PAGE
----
Christmas Tree (Greensleeves) - The Chipmucks
I Want A Hippopotamus For Xmas - Gayla Peevey (Lyle loves this song!)
Christmas Wrapping - Waitresses
The Happiest Christmas Tree - Nat King Cole

Friday, November 25, 2011

O Tannenbaum, The Vienna Boys Choir

Countdown to Christmas 30 days

I've got about 1700 "holiday" songs in my iTunes. According to the play counter, O Tannenbaum by The Vienna Boys Choir is one of the most played Christmas songs in my library. Which makes sense because I love old timey classic Christmas music from those Goodyear Tire Christmas collections, and Lyle likes boys choirs singing Christmas.

Thursday, November 24, 2011

The pie makers

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"The boys are making apple pie together. "

TV movie: The Gathering, 1977

Countdown to Christmas 30 days

I thought I would attempt a little something here with the blog. I've got Christmas thought a plenty and they fill my head. So I thought I would blog for the next THIRTY days about Christmas. Hold on tight, this sled don't stop until Christmas!

The Gathering, 1977

When Adam Thornton (Ed Asner) learns he has two months to live, he decides to make peace with his family. The problem is, his family isn't exactly fond of him due to the fact that he walked out on his wife four years ago and he hasn't spoken to his youngest son since he fled to Canada to avoid the draft. When his doctor says he can't travel to reconcile with each of his children, his wife (Maureen Stapleton) suggests that they invite them all for Christmas. Will they all show up?

This movie is hard to find on broadcast TV. Probably because its total late 70's schmaltz. My sister and I used to stay up late during the Christmas season and we would always find this movie and then cry all the way through it.

Not much has changed. I watched this last night and knowing where it was headed, I started to cry during the opening credits. I can't even wear my glasses when I watch this movie as it pulls at my emotions like a well oiled machine.

I've added a clip here, but if you think you may watch this, skip it. It's THE MOMENT towards the end of the film and it will spoil all the hard work the director put in to manipulating your emotions. If you already seen it (hint, hint, my sister Debbie) make sure you have a Kleenex handy.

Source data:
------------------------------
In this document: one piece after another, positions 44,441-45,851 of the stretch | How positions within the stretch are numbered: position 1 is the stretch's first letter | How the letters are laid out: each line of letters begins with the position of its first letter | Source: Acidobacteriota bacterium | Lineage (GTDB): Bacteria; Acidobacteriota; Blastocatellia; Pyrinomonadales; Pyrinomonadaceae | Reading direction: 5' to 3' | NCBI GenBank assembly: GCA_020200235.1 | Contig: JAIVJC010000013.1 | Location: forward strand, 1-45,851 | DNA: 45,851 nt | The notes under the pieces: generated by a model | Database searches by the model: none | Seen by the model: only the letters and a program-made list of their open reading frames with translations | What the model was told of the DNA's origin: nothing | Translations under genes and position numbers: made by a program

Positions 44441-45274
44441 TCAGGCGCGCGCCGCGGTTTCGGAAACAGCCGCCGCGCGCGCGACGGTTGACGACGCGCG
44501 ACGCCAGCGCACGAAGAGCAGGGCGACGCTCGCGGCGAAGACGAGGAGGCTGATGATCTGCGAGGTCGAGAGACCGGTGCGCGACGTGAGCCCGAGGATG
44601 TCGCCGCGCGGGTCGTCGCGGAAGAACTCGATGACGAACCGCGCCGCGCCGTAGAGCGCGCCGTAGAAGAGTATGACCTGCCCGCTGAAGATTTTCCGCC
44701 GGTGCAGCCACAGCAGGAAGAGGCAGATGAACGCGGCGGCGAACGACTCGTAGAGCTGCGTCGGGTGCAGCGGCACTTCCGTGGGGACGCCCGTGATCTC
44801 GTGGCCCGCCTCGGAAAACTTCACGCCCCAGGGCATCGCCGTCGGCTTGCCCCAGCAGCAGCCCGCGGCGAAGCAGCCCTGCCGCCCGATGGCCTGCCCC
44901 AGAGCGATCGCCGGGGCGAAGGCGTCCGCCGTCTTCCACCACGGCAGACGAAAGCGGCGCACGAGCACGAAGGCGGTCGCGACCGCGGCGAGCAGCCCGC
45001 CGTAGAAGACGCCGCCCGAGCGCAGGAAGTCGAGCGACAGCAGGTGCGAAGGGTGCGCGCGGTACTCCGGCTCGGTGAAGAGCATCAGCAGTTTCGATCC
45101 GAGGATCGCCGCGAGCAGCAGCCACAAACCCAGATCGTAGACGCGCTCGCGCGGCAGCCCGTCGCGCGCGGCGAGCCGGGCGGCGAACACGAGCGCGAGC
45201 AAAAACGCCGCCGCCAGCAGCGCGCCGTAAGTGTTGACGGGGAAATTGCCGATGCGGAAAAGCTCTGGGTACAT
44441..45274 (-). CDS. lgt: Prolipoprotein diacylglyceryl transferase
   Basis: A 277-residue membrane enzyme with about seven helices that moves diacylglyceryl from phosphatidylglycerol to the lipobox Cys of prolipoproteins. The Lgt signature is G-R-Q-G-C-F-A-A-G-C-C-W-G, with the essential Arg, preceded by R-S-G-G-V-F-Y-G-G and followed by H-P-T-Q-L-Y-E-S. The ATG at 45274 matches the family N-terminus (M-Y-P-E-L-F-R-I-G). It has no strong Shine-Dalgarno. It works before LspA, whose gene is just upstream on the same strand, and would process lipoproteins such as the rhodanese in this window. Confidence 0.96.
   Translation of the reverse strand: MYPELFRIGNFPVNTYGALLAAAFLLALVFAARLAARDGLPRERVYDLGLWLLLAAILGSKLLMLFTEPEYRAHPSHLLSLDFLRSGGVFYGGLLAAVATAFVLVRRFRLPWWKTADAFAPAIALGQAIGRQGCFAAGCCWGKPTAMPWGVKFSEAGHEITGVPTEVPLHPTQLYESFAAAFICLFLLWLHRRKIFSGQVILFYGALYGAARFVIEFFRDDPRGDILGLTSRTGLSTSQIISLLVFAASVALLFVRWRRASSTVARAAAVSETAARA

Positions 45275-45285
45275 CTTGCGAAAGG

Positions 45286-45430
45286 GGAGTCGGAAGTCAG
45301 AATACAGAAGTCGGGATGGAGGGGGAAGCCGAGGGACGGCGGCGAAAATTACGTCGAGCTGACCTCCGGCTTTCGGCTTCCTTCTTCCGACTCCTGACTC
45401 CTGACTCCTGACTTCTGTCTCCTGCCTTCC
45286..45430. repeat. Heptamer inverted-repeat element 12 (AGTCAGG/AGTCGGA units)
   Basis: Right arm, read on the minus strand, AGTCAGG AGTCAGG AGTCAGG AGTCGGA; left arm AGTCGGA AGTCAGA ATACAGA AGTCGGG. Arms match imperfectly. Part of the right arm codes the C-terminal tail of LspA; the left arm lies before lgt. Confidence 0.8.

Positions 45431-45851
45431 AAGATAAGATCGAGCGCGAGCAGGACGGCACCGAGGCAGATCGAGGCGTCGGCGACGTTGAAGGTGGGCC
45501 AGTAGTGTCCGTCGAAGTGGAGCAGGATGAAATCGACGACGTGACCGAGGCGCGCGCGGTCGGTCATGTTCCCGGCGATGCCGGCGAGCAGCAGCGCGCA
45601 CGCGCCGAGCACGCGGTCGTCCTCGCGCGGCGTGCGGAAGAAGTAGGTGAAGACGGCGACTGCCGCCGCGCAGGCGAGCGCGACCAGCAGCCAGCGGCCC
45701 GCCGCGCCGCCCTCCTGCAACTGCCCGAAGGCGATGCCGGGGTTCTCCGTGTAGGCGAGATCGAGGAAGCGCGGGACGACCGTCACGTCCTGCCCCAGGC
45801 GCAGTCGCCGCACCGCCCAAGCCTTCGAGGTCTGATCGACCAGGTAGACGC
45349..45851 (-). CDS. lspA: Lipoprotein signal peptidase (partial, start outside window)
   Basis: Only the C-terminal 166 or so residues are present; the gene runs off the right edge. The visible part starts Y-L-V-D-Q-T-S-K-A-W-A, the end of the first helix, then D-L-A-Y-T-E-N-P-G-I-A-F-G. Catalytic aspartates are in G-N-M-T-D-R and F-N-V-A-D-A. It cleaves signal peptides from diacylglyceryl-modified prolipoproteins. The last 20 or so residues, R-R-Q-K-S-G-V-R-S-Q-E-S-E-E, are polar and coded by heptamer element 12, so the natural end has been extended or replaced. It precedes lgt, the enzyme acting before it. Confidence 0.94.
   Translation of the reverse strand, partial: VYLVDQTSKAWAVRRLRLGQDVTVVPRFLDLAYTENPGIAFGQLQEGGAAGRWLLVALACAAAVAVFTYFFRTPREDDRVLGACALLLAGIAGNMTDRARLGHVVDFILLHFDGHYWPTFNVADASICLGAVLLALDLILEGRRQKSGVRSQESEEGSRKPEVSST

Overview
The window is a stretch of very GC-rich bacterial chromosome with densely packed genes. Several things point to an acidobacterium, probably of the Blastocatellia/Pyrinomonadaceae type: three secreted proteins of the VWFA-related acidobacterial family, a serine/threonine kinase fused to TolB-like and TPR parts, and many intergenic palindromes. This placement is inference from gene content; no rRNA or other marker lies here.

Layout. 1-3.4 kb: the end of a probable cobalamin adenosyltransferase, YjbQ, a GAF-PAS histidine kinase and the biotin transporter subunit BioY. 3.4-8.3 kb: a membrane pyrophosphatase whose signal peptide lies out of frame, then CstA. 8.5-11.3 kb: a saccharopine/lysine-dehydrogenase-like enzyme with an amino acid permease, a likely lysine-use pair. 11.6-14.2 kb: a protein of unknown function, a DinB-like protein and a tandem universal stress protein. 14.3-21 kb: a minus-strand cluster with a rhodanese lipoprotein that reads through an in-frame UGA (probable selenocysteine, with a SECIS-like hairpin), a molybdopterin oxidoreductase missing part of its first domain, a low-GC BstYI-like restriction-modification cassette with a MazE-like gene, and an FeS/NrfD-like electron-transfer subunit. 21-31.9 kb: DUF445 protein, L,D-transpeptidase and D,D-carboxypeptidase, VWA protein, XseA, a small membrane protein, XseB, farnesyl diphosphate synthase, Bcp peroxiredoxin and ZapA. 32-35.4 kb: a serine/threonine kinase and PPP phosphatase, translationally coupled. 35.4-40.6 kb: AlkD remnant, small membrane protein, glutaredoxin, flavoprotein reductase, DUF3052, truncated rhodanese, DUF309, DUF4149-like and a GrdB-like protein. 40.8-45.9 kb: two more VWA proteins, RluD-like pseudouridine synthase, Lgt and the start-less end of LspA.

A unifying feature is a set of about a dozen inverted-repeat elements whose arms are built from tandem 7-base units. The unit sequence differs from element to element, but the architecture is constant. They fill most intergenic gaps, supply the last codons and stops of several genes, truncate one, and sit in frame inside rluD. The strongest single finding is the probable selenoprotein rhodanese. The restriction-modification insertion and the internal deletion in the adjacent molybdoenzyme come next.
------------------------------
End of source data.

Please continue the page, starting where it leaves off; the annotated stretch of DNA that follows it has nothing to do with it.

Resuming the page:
Wednesday, November 23, 2011

Mr Coopers Balls

Our precious little angel, Mr Cooper is a rescue dog. He had a hard start in this life and he is very lucky to have found us (and we feel the same back at him). One thing I discovered early on was that he LOVES a squeaky ball. LOVES IT!
So I promised him that every morning he could have a brand new still squeaking squeaky ball. He has a very rigid schedule. Get up, go pee. Eat breakfast, go poop. Run inside, wait for ball. Then it's ball, ball, ball, ball, ball, ball, ball.... up and down the hallway squeaking, squeaking, squeaking, squeaking, squeaking, squeaking, squeaking... it's only good if someone can hear it. After about 3-5 minutes, the squeaker is pulled out and the ball is slobbered into submission.

Tomorrow will be the same. And the day after that, and the day after that, and the day after that, and the day after that...

Originally I found the Kong squeaky balls at Target. They were about $1.35 per ball. Each time I'd give Cooper a ball I'd say, "Here's your $1.35, don't play in the street." But they were always running out and I was being forced to go from store to store, buying all they had and perpetuating the curse of them always being out. That's when I started to look online.

I found the BEST place to get Mr Cooper's balls: DogSupplies.Com

I am not getting anything in return for this post. I am just telling you if you have pets, this place is great. I now order 100 balls at a time and the price has come down to .83¢ a ball.

They are currently running a "Black Friday" special where you can enter BLACK in the discount code and get an additional 11% off your purchase.

I share all this because I want them to stay in business so I can continue to get Mr Cooper's balls for such a good price. After all, Mr Cooper loves his balls, what man doesn't?

Tuesday, November 22, 2011

Christmas Creeping

Recently there was a flurry of people posting this sign from the entryway of a Nordstrom store,
Bravo! Way to go! Good for them! Or as I said, "Poor things."

You see, in a former life, I was a Christmas Elf. Not the kind that stands next to Santa and places your screaming child on his lap. No, I was a display person at Nordstrom.